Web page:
Nearly 435,000 Pennsylvanians signed up for health insurance through Pennie.com during the marketplace’s 2023-24 open enrollment period, officials said Monday.
The number is a 17% increase over 2022-23 and is a record high. Since Pennsylvania established Pennie four years ago, enrollment has grown by 150,000, or 56%, the state said.
“This record-breaking number in enrollment is a tremendous milestone,” Pennsylvania Insurance Commissioner Michael Humphreys said in a statement.
Pennie is Pennsylvania’s version of Healthcare.gov, the health insurance marketplace established under the Affordable Care Act. It allows people who are not covered by insurance from an employer or a government plan such as Medicaid or Medicare to shop for plans.
The plans are heavily subsidized to make them affordable, and around 90% of customers qualify for discounts. The federal Inflation Reduction Act provided additional subsidies that reduced premiums an additional 45% — a big reason for the uptick in enrollments, officials said.
Another factor they cited was the resumption of Medicaid reenrollment. During the pandemic, the federal government required states to keep Medicaid beneficiaries continuously enrolled, without periodically reevaluating their eligibility. That policy ended last year, obliging Pennsylvania in April to begin a 12-month process of collecting beneficiaries’ information and either confirming or discontinuing their coverage.
The state is trying to refer people who are disenrolled to other options. Through the end of last year, just under 20,500 of them had been enrolled in Pennie, according to state data.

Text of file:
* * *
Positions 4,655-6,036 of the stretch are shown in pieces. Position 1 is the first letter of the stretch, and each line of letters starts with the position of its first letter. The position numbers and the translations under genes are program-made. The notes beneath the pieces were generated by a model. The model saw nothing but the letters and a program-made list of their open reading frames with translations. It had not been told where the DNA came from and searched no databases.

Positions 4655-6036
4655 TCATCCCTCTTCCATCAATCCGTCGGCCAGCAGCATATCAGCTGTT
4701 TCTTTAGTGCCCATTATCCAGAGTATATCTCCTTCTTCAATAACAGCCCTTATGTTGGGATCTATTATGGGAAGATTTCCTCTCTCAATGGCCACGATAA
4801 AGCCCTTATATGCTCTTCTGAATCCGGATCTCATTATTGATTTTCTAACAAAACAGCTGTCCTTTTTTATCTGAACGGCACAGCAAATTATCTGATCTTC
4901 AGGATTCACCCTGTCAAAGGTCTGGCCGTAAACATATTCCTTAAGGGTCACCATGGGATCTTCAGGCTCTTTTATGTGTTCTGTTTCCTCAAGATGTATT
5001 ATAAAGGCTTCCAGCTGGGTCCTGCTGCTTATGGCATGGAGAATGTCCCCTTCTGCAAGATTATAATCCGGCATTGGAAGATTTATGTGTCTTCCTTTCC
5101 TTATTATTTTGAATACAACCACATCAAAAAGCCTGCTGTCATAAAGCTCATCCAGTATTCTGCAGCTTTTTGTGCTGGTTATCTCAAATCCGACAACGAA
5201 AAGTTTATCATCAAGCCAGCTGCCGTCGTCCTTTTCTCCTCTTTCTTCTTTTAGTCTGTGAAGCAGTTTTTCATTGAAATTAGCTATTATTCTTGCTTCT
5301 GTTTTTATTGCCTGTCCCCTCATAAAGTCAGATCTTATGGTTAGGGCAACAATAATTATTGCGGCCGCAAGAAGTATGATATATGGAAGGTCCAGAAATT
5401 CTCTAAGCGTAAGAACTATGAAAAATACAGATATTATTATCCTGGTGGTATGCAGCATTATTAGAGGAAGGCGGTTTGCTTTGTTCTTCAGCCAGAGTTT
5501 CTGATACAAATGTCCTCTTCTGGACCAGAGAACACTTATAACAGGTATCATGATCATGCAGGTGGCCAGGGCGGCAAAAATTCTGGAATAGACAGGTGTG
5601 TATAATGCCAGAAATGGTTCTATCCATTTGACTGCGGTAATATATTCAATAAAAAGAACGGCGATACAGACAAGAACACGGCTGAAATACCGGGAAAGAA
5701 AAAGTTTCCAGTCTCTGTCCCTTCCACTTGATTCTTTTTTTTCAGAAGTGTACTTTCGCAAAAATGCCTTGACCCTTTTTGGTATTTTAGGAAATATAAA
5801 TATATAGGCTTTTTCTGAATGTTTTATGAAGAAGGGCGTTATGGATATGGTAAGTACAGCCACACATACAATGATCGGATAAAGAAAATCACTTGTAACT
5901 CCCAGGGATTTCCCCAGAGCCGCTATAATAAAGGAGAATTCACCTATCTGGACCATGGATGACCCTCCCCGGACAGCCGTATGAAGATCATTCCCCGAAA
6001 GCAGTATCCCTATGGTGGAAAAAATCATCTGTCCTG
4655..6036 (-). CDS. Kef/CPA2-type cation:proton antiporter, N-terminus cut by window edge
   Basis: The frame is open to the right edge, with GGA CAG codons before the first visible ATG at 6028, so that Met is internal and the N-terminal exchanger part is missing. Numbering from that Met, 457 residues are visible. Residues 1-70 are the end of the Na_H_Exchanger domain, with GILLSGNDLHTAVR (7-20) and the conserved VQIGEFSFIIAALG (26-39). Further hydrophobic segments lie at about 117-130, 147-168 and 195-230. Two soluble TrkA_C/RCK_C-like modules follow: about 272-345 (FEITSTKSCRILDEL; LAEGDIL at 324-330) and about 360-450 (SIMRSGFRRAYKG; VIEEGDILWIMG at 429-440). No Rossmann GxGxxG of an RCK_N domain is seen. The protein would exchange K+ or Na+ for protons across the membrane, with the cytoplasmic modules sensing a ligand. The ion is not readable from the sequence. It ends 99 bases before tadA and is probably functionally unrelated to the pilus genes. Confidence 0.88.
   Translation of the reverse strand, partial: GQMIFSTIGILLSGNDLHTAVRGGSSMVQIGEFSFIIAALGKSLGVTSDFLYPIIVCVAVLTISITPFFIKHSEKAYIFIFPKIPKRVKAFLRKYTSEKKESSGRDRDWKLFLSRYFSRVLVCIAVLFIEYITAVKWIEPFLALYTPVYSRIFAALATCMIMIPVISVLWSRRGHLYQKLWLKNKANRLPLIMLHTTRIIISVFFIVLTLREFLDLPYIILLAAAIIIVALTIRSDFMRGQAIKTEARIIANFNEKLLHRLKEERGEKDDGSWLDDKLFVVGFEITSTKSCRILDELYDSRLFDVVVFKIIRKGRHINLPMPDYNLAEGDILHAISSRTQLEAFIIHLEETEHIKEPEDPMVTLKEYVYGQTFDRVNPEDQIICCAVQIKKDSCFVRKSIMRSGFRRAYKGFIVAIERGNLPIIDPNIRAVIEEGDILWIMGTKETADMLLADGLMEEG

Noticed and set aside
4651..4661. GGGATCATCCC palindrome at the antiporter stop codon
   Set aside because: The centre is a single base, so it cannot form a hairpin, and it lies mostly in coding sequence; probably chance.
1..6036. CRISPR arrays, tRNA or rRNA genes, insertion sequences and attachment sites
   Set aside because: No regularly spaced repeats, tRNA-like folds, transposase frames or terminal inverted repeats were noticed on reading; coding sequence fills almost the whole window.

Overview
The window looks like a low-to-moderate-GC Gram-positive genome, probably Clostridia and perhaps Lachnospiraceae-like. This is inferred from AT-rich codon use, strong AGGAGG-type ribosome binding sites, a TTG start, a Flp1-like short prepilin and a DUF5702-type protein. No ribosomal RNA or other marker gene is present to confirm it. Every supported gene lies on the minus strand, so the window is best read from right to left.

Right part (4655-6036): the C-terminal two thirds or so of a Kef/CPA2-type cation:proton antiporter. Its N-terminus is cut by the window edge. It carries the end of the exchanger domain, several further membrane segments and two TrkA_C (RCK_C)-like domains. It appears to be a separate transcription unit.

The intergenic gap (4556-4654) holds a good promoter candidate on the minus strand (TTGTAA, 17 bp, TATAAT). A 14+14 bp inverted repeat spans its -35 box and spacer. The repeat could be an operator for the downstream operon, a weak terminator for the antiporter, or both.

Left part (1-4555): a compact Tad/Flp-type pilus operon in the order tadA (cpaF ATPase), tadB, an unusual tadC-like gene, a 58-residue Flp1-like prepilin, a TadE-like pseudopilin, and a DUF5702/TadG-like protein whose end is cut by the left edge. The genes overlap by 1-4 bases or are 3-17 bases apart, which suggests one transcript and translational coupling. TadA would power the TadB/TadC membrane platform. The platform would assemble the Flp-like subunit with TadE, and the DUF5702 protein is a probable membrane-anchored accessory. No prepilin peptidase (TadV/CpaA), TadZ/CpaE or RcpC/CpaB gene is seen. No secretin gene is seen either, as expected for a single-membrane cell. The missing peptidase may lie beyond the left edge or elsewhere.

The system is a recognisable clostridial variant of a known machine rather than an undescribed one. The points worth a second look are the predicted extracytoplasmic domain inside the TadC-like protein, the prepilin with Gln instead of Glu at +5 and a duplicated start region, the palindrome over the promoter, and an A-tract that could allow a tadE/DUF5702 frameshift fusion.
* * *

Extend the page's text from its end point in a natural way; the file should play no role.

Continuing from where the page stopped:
Critics say Pennsylvania’s reenrollment process has been unnecessarily cumbersome. Spotlight PA reported in October that it has resulted in tens of thousands of people losing coverage “at least temporarily.” Among other things, Pennsylvania is one of the states least likely to automatically reenroll people using information it already has on file, the media outlet said.
Pennie’s annual open enrollment period runs from November to mid-January. The rest of the time, people can only enroll or make plan changes if they experience a “qualifying life event,” such as a change of employment or marital status.
Numbers up nationwide
Pennie’s record numbers are part of a nationwide enrollment surge. In all, more than 21 million Americans either signed up for coverage or renewed their plans during the just-ended open enrollment period, the Biden administration said, an increase of 5 million over 2022-23.
Thanks to the Inflation Reduction Act, monthly premiums for most customers are down to $10 or less, the administration said.
Public attitudes toward the Affordable Care Act have grown more positive in recent years. As of last May was split roughly 60%/40% in its favor, according to polling by the think tank KFF.
As the Washington Post reports, Republicans tried multiple times to repeal the ACA during President Donald Trump’s administration. Trump, the likely Republican presidential nominee, has continued to say he would push for repeal.
Analysts say the law is now firmly embedded in America’s health care environment, and the Biden administration says its repeal would result in lost coverage and higher health costs for millions of people.